Men's Sports Sports

Springfield Football’s “Burning of the Old Shoe”

Marshall Hastings
Staff Writer



Jon Santer/The Student
Jon Santer/The Student

It’s Friday night, and for the last time before a regular season game, 26 seniors walk off the practice field. For 10, 11, 12 years, this is all they have known in the fall. Football. But now, a moment once believed to never come is smack dab in the center of the windshield.

As the seniors gather in a circle, the rest of the Springfield College Pride football team circles around them. In the center of the circle, the old shoe is lit on fire, a continuation of deep history.

It began in the 1940’s when Coach Ozzie Solumn arrived at Springfield College with a tradition. At the end of the last practice of the year, the seniors would participate in the “Burning of the Old Shoe.”

Gathering around the shoe like a campfire, each senior tells their story – good, bad or both – to the team, sharing with them the emotion that lies deep inside.

This season, the Pride bid farewell to a senior class that has earned four bowl berths in four years. They are a class brimming with leadership, claiming not one or two captains, but four. A class that has fought from the bottom of the depth chart to earn their spots at the top.

On Friday night in the bitter November cold, the Pride burned the old shoe.

“It’s highly emotional,” said head coach Mike DeLong. “The fact that it’s the players’ potential final game, it marks the end. It’s the end of parents being able to watch their child in the sport. It’s a final game for them to play in.”

For this year’s seniors, the center of the circle represents perseverance and determination. As freshmen, they were forced to stand on the outside of the circle, vulnerable to the cold wind. Year by year, they moved one step closer in, until finally reaching the climax of their college career, earning the right to stand in the warmth, surrounded by their teammates and friends.

“It was an emotional type of deal,” captain Sam Weiss said. “Everybody got to think back on their four years and what they’ve done, and thinking back to what the coaches said when they were in the middle of the circle. Each year you get progressively closer in the circle; you’re not on the outside freezing. It’s a great experience.”

Not only does the “Burning of the Old Shoe” represent the end of football careers, it also ignites memories for the seniors from the beginnings of their college experience.

“My uncle was telling me to get noticed [when I came to Springfield],” said Weiss. “They have no idea what you’re capable of unless you get noticed.”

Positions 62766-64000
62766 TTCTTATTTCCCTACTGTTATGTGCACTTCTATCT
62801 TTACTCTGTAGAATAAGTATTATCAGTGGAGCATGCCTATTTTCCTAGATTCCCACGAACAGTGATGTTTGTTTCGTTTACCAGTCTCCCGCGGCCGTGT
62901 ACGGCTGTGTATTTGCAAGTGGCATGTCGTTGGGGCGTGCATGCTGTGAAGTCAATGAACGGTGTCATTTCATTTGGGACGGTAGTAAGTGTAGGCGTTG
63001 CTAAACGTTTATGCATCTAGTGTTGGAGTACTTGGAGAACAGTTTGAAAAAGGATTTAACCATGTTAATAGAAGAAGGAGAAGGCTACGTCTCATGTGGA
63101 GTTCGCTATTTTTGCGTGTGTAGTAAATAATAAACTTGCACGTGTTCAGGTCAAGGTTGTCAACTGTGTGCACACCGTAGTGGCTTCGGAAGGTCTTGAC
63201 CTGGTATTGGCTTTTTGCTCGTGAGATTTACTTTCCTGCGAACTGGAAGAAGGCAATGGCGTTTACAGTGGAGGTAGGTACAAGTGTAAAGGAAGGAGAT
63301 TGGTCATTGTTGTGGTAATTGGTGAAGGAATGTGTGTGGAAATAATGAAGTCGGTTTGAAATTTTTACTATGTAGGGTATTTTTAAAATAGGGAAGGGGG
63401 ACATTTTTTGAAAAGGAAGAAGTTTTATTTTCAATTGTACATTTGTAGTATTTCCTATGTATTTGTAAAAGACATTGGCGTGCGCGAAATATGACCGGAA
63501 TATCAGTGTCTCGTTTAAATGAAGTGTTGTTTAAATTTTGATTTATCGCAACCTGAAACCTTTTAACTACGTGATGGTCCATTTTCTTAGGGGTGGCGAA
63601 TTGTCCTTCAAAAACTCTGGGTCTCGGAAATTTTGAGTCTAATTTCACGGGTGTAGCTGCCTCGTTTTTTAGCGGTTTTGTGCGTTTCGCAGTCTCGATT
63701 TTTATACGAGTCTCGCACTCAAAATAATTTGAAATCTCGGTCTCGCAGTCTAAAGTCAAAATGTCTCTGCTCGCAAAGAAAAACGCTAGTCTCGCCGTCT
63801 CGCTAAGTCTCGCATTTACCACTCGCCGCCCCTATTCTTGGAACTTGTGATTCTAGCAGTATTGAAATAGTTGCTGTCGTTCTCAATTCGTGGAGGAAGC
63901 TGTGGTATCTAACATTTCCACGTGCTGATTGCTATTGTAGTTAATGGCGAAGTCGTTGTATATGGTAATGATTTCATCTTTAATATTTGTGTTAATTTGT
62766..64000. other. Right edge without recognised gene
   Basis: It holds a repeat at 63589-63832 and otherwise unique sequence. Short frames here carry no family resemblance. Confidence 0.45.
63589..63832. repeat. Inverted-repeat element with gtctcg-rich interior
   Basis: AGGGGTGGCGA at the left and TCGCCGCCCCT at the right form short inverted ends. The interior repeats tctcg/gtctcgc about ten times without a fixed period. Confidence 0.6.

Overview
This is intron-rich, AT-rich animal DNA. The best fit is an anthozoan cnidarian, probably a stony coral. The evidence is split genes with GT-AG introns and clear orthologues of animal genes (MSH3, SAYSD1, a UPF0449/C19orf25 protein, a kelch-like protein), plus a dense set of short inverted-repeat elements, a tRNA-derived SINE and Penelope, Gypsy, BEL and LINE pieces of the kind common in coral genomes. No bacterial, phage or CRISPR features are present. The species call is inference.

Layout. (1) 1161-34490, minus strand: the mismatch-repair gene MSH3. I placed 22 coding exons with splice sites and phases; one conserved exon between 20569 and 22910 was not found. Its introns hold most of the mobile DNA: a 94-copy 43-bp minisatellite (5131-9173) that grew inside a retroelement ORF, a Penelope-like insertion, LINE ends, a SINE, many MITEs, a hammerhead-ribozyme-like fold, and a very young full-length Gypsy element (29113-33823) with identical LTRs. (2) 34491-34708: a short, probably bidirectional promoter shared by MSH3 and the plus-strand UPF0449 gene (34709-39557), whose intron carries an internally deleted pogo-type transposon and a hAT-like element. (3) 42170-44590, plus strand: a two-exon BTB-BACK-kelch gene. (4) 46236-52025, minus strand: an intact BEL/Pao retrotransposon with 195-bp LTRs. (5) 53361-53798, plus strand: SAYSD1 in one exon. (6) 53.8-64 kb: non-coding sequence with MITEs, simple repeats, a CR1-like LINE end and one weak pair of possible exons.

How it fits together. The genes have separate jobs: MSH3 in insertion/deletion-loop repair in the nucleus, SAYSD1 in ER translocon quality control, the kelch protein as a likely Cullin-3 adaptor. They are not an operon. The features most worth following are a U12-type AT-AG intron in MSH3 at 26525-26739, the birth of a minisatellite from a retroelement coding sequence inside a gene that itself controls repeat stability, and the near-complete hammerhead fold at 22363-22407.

Weiss did just that, claiming captain status his senior year while accumulating 136 tackles and nine interceptions for his career.

No matter if a player experiences great statistical numbers, or simply works hard for his team every single day, the end of the journey presents a feeling like no other.

“It’s a pretty weird feeling,” captain Scott Leach said. “You play football your whole life, and then you realize that tomorrow is your last day. It all hits you at once. You’re excited you made it this far because you don’t think you’ll make it. You’re not sad, but you know the sand is running out in the hour glass.”

For the coaches, the end of the journey for their seniors is an annual letting-go process. No longer will they see these players in the workout room or on the practice field. For four years they have established a lifelong relationship with their players, and now they have to watch them walk off of the field for the final time.

“It’s really emotional,” DeLong said. “You get the chance to watch them come in as freshmen and be freshmen and you watch them mature and suddenly they are speaking and talking about real things instead of freshmen things. We get close to these kids; that’s what four years on a practice field does for you.”

Luckily for this group, they have been given a chance to play on their home field one more time thanks to a bowl berth. For one more week, they get to go to practice. Each night inches them closer to the last time that they will strap on shoulder pads and a helmet, and the next time they step on the field will mark their last, a sensation they won’t soon forget.

“It sucks to see it end,” Weiss said. “You put so much work into film and practice, working on schemes, and late nights watching films with your position coaches. It’s been awesome. I wouldn’t trade it for anything.”

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